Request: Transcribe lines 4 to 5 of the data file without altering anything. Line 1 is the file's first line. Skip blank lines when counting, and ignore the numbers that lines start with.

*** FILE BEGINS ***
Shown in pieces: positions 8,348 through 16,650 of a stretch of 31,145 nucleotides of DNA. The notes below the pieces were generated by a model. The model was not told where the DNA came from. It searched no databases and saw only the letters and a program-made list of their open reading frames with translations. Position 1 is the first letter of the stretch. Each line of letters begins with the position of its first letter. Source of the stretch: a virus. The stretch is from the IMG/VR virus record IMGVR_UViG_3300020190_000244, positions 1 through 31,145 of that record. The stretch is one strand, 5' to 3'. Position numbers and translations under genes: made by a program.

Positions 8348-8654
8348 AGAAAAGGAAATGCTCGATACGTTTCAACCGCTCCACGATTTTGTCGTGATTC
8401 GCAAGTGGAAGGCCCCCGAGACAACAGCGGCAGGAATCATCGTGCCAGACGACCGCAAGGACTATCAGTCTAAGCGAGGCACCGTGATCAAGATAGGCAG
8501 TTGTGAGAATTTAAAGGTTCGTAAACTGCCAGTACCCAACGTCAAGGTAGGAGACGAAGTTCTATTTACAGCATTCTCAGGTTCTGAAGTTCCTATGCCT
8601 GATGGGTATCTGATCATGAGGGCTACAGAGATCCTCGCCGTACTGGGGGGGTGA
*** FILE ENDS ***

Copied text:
8401 GCAAGTGGAAGGCCCCCGAGACAACAGCGGCAGGAATCATCGTGCCAGACGACCGCAAGGACTATCAGTCTAAGCGAGGCACCGTGATCAAGATAGGCAG
8501 TTGTGAGAATTTAAAGGTTCGTAAACTGCCAGTACCCAACGTCAAGGTAGGAGACGAAGTTCTATTTACAGCATTCTCAGGTTCTGAAGTTCCTATGCCT